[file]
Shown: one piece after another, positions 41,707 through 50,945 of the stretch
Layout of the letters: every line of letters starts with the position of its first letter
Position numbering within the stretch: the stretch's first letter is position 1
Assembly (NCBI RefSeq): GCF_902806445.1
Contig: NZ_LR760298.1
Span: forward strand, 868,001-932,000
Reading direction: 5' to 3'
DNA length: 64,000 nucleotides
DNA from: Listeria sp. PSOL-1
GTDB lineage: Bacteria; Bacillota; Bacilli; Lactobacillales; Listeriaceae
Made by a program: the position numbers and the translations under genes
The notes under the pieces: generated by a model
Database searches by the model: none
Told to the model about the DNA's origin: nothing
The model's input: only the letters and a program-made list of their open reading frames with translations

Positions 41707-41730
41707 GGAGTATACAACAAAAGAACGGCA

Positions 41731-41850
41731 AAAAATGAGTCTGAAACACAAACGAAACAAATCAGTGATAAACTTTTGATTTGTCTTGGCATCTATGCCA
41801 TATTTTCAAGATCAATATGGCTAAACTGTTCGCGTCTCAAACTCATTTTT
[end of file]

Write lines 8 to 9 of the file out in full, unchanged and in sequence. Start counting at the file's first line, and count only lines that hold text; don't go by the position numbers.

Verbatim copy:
DNA length: 64,000 nucleotides
DNA from: Listeria sp. PSOL-1